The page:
Over the years, the sign became more and more worn. The paint peeled and eventually the wind blew the sign over.


The parish could not come to agreement whether they should build a ”proper” church or keep using the community centre. One group argued that the money raised for a building could be better used for mission and outreach work while the other group sais that they needed a permanent, dedicated church building.

If God can be found anywhere (or at least beyond the church doors), doesn’t it make sense to worry less about buildings and more about mission?

I envied that parish and their freedom. Every church I have served has had a permanent sanctuary that has taken up an increasing amount of money to heat, cool and repair. Is that a responsible use of time, talent and treasure? Or should it be dedicated to outreach in the community?

On one hand, it’s a chicken and egg situation. On the other, it neatly captures the dilemma the Christian church faces today.

I don’t have any solution to offer, but I agree with the Bishop of Crediton. God can be found and encountered in many places in life. The more important question is Where will the church be found? In those many places? Or only in it’s buildings?

The answer will be an interesting one.

Monday, 8 June 2015

Silence is not the answer to Calls to Action

One of the age-old questions in recent Canadian history is “Why was the Avro Arrow cancelled?” Put two Avro Arrow enthusiasts together in the same rom and you will hear at least three theories.

The most plausible theory I have read comes from a published doctoral thesis of Prof. Sean Maloney, a military historian at the Royal Military College, Kingston.

Quoting the Chief of Air Staff, speaking of the newly elected government of John Diefenbaker in 1958, Maloney says “they came in with an avowed intention of cutting military expenses and raising old age pensions, etc. and it all costs money...”

In other words, the newly elected government had other priorities than new aircraft for the RCAF and the Arrow was cancelled for that reason alone. There was no political will to spend money on weapons when promises had been made for better pensions for seniors.

I raise this in the aftermath of the release of the recommendations of the Truth and Reconciliation Commission this past week in Ottawa. The commission was struck to investigate and listen to the stories of the residential schools, which the commission said, “... can best be described as 'cultural genocide.'"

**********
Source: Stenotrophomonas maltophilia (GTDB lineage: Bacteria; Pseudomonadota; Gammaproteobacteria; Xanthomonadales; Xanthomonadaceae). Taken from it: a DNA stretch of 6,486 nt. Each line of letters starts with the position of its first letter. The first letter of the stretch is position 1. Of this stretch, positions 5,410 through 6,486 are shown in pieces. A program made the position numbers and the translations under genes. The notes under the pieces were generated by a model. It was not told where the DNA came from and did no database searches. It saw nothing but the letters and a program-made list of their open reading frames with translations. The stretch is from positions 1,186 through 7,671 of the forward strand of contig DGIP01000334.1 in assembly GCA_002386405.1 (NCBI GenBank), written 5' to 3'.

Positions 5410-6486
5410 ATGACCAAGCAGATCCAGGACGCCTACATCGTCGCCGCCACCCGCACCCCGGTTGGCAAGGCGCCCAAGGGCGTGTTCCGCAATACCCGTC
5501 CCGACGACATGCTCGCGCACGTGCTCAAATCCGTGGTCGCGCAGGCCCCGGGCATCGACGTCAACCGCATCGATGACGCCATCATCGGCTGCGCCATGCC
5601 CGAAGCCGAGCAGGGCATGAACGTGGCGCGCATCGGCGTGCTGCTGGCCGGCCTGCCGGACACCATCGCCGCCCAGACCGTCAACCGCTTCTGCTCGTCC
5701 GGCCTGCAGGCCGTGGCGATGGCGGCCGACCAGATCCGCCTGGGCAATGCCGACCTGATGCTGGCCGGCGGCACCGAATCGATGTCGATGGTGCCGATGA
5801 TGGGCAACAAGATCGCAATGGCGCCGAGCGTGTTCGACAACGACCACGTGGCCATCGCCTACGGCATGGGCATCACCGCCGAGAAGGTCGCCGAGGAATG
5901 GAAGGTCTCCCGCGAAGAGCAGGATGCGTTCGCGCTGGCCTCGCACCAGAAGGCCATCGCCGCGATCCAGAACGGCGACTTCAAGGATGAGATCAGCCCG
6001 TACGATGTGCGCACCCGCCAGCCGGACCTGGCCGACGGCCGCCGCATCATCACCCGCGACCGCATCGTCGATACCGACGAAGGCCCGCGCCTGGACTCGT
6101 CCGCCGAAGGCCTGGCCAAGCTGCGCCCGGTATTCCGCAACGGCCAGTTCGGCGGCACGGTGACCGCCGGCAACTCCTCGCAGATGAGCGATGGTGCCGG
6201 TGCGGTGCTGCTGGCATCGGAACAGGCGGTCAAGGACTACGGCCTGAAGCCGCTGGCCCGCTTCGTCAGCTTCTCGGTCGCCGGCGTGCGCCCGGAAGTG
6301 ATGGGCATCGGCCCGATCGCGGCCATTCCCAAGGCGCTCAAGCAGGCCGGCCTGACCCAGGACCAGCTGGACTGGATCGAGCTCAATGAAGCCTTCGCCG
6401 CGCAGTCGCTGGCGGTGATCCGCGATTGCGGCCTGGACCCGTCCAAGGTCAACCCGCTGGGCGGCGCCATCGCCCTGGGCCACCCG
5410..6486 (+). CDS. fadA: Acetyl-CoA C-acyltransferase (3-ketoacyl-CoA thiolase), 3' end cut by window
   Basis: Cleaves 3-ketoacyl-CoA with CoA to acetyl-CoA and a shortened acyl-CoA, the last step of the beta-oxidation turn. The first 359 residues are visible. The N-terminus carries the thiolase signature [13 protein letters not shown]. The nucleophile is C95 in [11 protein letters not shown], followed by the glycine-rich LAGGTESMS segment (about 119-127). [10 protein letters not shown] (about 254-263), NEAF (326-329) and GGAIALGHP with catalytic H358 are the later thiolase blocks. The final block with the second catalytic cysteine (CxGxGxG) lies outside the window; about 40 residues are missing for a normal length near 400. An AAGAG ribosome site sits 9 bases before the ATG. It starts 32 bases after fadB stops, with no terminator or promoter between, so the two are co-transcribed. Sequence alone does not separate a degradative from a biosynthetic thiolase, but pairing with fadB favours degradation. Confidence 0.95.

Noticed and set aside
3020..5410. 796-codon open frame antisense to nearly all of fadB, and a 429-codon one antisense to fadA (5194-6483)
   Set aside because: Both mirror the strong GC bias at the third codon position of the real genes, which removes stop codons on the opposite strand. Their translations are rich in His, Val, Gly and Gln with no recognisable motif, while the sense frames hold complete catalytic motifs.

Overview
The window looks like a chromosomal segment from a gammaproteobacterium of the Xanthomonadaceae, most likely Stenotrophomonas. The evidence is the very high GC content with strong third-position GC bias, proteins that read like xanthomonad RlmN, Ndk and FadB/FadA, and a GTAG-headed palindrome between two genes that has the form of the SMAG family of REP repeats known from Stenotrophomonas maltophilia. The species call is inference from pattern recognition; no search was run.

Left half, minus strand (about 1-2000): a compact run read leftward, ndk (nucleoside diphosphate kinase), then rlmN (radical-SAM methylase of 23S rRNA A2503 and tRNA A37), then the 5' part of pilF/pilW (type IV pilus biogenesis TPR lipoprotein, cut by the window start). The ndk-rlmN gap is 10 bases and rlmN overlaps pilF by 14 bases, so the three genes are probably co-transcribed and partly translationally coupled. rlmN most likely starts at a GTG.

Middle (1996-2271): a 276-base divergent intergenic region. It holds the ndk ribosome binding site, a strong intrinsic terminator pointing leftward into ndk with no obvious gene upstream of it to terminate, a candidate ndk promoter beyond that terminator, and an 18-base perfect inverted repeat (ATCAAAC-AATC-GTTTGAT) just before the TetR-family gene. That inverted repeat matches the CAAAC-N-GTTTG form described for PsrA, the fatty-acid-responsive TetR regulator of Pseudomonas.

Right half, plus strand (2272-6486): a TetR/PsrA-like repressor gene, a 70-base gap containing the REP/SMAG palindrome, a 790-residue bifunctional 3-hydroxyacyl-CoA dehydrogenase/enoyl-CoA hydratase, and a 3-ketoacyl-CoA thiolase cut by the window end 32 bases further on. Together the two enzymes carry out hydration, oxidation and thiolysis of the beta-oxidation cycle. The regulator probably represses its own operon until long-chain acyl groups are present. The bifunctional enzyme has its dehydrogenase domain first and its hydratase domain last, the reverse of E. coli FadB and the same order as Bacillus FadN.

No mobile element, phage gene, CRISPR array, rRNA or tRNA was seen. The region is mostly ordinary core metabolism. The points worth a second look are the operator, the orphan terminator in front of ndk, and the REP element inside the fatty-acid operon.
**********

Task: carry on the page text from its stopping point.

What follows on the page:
The commission also urges the government and all parties in residential schools, including the Anglican Church, United Church of Canada, the Presbyterian Church, Roman Catholic entities party to the matter and the Jesuit Order to move from apology to action.

Pope Francis has been asked to come to Canada to offer apology to the First Nations peoples.

The churches have said in their response to the commission, “We acknowledge and welcome the specific calls to action that offer direction to the churches in our continuing commitment to reconciliation.

“Above all, we welcome the Commissioners’ Calls to Action as providing the basis for a wide and transformative conversation among Canadians about the better future we intend to foster, not just for Indigenous peoples, but for all of us who long to live in a society grounded in right relationships and equity.”

From the government of Canada, so far, silence. Except that they will wait for the final report of the Truth and Reconciliation Commission. Which will not occur until after the next election. Not a “thanks very much”. Not an acknowledgement that the recommendations shall be seriously considered. Nothing.

We have an opportunity in Canada to start a new path. We have the chance to engage in conversation. We have a chance to learn our own history from those who experienced it, not from the triumphal writings of those in power. We have the chance to listen to stories, both good and bad and to walk forward in mutual respect and trust.

But there appears to be no commitment on the part of the current government for that to happen.

In the last sixty years, this country has done some incredible things to make the lives of Canadians better. We started pensions and unemployment insurance. We developed linguistic equality between French and English. We started the Canada Pension Plan, and other social initiatives like universal health care..